I wonder if perhaps the trouble with this book, as identified by the public, is through that empathy, through that unlocking pathway toward even one or two steps toward an inkling of understanding of what these individual humans went through in order to come to grips with their selves, their souls, their identities, their personhoods. Does unlocking that pathway thus turn this book on its head? Does it make it perform to the point where we are dissuaded from reading it? How many readers project their own insecurities onto a book in order to make it perform for them? To relieve the qualities of the olio (miscellanea of struggle) to find the bearable qualities of the olio (a minstrel performance)? And, sadly, if not also ironically, would a reader through unconscious transformation like this end up causing so much dissonance that once again the characters are just characters, the minstrels are just minstrels, the blacks are just blacks, and the poetry is just poetry?
The oppression of the soul is insidious. The murk of our disconnection is vague and safe.
“How do we prove our souls to be wholly human / when the world don’t believe we have a soul? / How do we prove black souls holy and human / when the whole world swears we got no souls?” (from: “Jubilee Indigo” on page 166)
Tyehimba Jess’s choreography is incredible and incredibly poignant, and it explores far better than my own writing these ideas, these layers of who we might be before, during, and after Olio is part of our lives. He quotes from Paul Laurence Dunbar: “We wear the mask that grins and lies, / It hides our cheeks and shades our eyes-- / This debt we pay to human guile; / With love and bleeding hearts we smile . . .”
And at what cost to pick up the book, in 2016, 2017, 2018, and read it? Or better yet, at what investment? Where do we pay to be liberated from a canon of the dead, blasé landscape of vague hierarchy?
I feel a sense of demurring within the implications of this book that sits open in front of me. An demurring of the self. I of course write from a seat of a history of power, of people who came before me and continue to exist around me, whose qualities are very similar to my own, who I identify with at times, and I write of this book and its reception from a perspective of a section that I ache to see transformed and, in staring at that white abyss I ritualistically ignore the world that I do not look toward—of those who are and will do more with, and benefit from, this book.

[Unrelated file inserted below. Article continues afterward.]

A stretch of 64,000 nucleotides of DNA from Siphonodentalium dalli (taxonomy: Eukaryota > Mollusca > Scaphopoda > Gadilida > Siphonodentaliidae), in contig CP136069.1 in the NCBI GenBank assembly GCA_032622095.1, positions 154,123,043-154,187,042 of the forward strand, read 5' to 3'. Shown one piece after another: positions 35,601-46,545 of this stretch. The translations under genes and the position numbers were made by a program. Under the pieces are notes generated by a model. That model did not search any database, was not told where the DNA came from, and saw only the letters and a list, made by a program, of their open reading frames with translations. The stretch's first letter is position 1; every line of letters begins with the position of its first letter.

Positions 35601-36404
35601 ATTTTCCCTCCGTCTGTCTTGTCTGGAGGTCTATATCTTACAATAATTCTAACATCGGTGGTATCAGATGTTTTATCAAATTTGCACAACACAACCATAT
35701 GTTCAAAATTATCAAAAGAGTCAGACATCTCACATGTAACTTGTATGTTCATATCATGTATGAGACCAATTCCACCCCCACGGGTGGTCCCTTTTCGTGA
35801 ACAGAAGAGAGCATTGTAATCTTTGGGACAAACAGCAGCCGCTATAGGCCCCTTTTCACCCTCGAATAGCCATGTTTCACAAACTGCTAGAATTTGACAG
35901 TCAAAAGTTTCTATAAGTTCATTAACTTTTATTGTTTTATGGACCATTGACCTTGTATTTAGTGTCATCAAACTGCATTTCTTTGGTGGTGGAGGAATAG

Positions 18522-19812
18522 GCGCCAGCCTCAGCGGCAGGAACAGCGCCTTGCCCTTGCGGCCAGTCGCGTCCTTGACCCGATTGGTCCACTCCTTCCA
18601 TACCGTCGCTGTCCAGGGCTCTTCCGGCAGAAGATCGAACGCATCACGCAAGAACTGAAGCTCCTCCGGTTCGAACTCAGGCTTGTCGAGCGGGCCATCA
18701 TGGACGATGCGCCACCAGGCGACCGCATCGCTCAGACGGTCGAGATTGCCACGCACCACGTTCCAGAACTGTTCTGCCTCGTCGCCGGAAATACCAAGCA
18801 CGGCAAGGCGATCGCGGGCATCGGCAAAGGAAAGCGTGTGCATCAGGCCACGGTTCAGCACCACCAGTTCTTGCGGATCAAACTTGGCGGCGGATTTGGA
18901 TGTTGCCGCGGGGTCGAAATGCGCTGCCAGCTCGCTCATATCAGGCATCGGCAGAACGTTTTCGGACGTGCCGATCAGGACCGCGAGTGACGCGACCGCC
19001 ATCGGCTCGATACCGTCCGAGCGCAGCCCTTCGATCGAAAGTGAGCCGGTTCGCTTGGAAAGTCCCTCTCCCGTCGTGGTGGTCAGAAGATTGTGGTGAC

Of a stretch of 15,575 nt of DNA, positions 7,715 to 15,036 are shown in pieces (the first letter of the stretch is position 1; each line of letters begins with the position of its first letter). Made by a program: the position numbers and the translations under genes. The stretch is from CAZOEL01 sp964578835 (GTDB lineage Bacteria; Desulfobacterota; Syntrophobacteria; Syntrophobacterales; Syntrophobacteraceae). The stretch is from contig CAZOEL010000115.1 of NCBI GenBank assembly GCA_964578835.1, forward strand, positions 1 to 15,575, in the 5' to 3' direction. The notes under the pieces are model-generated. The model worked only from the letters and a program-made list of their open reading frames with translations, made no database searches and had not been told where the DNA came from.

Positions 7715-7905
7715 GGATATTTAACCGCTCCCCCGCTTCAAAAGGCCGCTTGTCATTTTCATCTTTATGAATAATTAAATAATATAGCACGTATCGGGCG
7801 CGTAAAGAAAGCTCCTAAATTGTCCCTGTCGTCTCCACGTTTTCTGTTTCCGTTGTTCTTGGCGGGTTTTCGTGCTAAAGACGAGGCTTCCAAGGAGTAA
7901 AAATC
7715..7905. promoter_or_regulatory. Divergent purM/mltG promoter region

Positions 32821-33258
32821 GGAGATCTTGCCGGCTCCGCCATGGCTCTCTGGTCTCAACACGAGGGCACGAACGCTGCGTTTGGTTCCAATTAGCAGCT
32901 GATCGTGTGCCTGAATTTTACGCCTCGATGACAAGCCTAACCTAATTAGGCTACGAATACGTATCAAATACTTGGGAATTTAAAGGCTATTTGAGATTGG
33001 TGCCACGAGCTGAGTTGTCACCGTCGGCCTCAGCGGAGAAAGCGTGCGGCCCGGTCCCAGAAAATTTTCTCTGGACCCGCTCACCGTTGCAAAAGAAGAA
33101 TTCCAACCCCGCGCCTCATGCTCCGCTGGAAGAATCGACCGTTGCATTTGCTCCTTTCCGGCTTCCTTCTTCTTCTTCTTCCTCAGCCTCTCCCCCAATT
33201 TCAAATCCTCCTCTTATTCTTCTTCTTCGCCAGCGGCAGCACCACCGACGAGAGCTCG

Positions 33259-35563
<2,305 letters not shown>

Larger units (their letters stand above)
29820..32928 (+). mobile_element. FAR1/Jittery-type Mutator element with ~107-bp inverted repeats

Part 3: Recognition and a Recognized Present
Well through Olio, Sissieretta Jones speaks in one of the poems: “Let the key be infinite. / Let the coon song scatter. / Let each mouth be envy. // Let bloodlines be muddied. I stand solo in this country / of concert. I am multitudes / of broken chains. I am Aida / with war on her lips.” (159)
Jones, a crooning Black Diva (to use Jess’s description), is a mesmerizing individual who, her story of survival, success, and struggle recognized, represents a truly beautiful and marvelous language. Olio is filled (in its many pages) with powerful, paralytic language. The verse is capable of throwing the reader from their seat. It is heroic and sacred, as warm as blood and as strong as steel. The imagery is hypnotic and the tone stings. There is a sense of the incredible, but a reader need not veer far from the stories of the speakers to understand why: the lives these people, these many chosen by Jess, were truly extraordinary. They were lives filled with horror, with the miraculous, with the truly unbelievable.
How often are we buried in our own perception of what is real and what we believe to be the limits of our knowing, when some new component of our collective existence comes along and shows us we were wrong, we did not actually know anything at all? What level of performance does it take to realize the drab din of our daily waking existences? What spell does it take to waken us from the perilous, endless dream?
If Olio was a single, simple parable, it would give us an answer to these questions: it takes the individual’s relationship with their expressed self, with their art, to realize how to elevate above the status quo, the chains, the indentured. Time and time again, story upon story, recollection upon recollection, confession upon confession, and celebration upon celebration, we encounter the meaning of the proposed answer, the subtext of Olio.